In writing about the new wave of self-publishing, stories tend to get very excited over the potential for success and the ways in which self-publishers are capturing readers for books that traditional publishers didn’t want. But the stories often ignore the fact that the long tail of publishing includes a large number of items that will sell very little indeed. A recent story in the Washington Post, which celebrated the unexpected successes of some self-publishers, included a segment that deserves to be highlighted for all of us.
WE NOW INSERT THIS PUBLIC SERVICE ANNOUNCEMENT BECAUSE WE DO NOT WANT YOU CALLING US WHEN YOUR e-BOOK TANKS:
Don’t sprint to e-pub that novel you wrote on vacation that time but never sent to anyone because your wife said it stinks and what does she know? Well, maybe a lot.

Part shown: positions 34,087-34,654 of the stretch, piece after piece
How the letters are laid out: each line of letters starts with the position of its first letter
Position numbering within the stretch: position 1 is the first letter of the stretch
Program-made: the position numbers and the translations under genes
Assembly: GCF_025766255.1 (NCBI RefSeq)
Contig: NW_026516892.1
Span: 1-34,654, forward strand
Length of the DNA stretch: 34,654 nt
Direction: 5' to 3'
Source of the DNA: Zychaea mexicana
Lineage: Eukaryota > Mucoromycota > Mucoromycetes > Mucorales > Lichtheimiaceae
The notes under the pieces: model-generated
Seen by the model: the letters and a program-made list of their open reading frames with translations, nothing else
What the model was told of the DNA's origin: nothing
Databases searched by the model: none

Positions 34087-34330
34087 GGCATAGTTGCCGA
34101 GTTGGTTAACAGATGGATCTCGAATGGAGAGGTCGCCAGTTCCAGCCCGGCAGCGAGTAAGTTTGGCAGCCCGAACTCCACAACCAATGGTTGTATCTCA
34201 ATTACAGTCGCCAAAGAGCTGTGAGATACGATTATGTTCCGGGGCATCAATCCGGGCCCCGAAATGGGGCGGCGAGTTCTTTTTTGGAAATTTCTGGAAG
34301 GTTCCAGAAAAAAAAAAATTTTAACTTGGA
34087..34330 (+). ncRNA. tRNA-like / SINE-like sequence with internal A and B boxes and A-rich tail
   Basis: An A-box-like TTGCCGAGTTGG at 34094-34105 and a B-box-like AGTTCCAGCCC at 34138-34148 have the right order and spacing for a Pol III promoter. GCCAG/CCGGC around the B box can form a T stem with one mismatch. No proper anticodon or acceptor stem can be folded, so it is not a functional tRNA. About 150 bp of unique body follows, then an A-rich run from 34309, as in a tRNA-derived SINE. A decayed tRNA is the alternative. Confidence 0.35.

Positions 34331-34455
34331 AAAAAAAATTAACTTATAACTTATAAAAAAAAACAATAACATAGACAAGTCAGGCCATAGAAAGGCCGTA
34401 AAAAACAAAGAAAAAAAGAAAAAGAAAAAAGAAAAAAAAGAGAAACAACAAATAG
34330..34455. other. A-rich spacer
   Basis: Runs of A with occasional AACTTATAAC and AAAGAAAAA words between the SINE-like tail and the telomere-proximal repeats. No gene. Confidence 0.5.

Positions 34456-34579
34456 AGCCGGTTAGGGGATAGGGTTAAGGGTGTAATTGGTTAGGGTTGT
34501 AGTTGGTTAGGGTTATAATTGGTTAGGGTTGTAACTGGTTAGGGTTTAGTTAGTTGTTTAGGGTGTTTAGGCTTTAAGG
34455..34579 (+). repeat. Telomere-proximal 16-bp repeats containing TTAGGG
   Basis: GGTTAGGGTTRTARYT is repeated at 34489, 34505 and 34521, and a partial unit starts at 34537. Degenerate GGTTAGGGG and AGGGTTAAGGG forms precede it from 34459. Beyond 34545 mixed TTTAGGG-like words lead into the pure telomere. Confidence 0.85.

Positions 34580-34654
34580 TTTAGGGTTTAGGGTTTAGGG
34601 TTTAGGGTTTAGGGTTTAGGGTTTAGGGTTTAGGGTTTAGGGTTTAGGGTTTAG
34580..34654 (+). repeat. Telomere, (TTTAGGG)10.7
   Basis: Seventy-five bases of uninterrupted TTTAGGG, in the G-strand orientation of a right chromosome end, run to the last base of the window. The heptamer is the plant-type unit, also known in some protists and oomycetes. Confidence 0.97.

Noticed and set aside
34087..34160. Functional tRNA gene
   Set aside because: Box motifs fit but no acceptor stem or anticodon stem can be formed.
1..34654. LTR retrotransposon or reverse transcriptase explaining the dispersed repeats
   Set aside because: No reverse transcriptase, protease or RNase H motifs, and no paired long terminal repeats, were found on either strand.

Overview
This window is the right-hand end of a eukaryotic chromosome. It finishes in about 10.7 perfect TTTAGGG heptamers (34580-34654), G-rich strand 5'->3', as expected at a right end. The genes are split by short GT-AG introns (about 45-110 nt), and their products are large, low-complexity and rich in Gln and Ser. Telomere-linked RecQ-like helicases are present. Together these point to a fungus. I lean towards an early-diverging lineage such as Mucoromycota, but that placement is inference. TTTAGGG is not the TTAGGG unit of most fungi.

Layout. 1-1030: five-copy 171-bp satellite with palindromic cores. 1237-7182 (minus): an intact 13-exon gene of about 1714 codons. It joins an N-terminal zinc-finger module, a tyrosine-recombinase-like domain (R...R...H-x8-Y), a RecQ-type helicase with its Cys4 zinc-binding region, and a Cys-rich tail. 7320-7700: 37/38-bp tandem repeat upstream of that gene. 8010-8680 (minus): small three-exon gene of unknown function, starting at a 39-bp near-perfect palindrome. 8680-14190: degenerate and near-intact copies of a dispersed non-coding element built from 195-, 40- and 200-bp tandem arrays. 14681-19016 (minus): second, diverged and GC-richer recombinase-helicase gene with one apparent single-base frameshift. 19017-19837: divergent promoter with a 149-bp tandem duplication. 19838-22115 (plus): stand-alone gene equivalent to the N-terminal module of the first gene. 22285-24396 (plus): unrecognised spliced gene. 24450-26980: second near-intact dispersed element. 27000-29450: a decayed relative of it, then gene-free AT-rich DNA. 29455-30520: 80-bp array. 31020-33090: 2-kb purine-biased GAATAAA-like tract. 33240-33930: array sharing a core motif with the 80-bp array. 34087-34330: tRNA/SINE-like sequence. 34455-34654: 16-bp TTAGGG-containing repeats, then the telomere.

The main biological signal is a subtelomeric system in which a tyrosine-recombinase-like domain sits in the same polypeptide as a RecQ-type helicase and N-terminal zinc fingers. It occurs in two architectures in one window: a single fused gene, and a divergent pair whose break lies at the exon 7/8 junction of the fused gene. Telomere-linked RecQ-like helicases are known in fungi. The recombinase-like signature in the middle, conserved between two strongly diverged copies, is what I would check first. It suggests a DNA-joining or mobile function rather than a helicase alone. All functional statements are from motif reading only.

The overwhelming number of self-publishing e-authors are consigned to the same fate as their print counterparts: oblivion.
“We have less than 50 people who are making more than $50,000 per year. We have a lot who don’t sell a single book,” says Mark Coker, founder of Smashwords.com, a Web site that helped launch indie publishing.
“When I load all our numbers on a spreadsheet, it’s the typical power curve,” he says. “On the left, there’s a skinny area of the chart where people are knocking it out of the park. And then we have a very, very long tail off to the right, where some titles sell very few at all.”
Over on the Kindleboards, writers are fond of saying that self-publishing is a marathon, not a sprint. And while it’s true that some self-publishers find instant success, for most it takes a long time and a lot of work to find any success at all. And some of us—a group that might even include me—won’t find much success no matter what. That’s the nature of the ride we’re on.